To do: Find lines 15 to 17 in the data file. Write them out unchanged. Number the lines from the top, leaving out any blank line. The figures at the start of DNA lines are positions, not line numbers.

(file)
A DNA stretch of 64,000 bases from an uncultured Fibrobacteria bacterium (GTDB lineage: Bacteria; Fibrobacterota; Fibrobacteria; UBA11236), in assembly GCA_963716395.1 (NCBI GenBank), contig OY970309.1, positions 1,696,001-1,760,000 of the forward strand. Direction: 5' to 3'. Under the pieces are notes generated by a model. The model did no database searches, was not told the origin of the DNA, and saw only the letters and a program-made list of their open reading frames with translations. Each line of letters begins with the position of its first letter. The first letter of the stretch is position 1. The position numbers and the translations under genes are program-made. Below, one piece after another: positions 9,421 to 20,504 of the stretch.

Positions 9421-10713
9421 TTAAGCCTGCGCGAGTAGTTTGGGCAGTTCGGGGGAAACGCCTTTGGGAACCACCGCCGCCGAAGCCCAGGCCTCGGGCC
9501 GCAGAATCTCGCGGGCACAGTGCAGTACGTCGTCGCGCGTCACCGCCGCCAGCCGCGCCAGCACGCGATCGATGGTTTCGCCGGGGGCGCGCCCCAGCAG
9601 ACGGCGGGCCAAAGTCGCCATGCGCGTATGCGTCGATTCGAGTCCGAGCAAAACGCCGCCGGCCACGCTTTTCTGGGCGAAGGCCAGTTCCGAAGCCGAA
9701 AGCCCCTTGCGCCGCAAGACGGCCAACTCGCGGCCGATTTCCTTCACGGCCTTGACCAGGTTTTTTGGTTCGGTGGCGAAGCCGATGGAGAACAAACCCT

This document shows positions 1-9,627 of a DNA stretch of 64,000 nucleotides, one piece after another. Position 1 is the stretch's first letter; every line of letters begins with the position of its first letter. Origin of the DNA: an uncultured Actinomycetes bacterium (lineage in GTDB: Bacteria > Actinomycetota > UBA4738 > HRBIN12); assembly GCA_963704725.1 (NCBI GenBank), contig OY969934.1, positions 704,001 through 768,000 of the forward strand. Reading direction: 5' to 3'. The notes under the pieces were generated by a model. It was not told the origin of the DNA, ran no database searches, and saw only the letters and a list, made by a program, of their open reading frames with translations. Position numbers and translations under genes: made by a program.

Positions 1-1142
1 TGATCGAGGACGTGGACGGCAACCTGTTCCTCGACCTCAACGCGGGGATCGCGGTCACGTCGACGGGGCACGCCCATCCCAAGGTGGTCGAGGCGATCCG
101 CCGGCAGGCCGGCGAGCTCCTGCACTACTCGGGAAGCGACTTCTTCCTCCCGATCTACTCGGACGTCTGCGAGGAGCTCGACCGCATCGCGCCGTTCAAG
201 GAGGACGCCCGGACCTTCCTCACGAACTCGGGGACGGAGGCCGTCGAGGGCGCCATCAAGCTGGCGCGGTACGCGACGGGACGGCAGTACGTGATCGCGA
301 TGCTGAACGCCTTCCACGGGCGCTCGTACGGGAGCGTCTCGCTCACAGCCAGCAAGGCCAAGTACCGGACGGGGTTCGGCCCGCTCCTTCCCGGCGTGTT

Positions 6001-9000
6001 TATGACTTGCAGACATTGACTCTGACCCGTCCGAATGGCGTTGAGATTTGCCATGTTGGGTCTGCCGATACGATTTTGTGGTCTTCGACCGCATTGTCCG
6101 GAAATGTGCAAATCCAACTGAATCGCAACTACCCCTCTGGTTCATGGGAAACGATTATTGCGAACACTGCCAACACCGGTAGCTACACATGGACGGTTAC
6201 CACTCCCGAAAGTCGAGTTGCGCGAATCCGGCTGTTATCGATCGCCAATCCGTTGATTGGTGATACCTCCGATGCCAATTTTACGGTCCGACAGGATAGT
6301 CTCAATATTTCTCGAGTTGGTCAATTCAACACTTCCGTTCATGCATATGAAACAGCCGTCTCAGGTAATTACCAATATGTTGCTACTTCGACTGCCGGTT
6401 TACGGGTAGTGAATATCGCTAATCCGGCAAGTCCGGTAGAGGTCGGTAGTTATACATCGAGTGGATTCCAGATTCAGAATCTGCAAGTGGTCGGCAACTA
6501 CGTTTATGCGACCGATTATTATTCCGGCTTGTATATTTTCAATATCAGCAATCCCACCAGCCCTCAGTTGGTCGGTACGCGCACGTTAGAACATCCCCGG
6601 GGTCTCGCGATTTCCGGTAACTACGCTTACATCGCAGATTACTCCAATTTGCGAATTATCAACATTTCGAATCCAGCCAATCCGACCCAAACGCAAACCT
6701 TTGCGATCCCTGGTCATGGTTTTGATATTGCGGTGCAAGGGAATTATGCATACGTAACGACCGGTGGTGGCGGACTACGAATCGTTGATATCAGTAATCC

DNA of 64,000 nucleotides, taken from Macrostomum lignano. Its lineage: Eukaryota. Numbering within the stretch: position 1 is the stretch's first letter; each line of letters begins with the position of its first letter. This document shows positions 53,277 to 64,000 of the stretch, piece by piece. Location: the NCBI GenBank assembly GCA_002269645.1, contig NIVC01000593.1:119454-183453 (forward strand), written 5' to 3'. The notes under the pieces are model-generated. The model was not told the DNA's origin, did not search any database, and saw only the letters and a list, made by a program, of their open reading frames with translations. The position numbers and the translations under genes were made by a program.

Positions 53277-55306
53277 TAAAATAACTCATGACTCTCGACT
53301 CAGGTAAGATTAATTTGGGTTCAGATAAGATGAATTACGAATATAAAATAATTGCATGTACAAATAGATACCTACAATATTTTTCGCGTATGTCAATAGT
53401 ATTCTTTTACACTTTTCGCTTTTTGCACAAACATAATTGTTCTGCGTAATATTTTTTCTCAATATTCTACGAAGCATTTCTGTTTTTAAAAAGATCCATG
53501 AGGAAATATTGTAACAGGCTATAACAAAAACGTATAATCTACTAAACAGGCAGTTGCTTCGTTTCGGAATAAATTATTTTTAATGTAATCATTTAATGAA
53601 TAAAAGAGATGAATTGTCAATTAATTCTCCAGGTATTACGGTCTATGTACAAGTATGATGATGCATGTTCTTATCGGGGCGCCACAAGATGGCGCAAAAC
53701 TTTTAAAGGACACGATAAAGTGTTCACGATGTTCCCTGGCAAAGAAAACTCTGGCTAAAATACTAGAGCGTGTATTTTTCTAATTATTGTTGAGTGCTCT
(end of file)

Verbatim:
6101 GAAATGTGCAAATCCAACTGAATCGCAACTACCCCTCTGGTTCATGGGAAACGATTATTGCGAACACTGCCAACACCGGTAGCTACACATGGACGGTTAC
6201 CACTCCCGAAAGTCGAGTTGCGCGAATCCGGCTGTTATCGATCGCCAATCCGTTGATTGGTGATACCTCCGATGCCAATTTTACGGTCCGACAGGATAGT
6301 CTCAATATTTCTCGAGTTGGTCAATTCAACACTTCCGTTCATGCATATGAAACAGCCGTCTCAGGTAATTACCAATATGTTGCTACTTCGACTGCCGGTT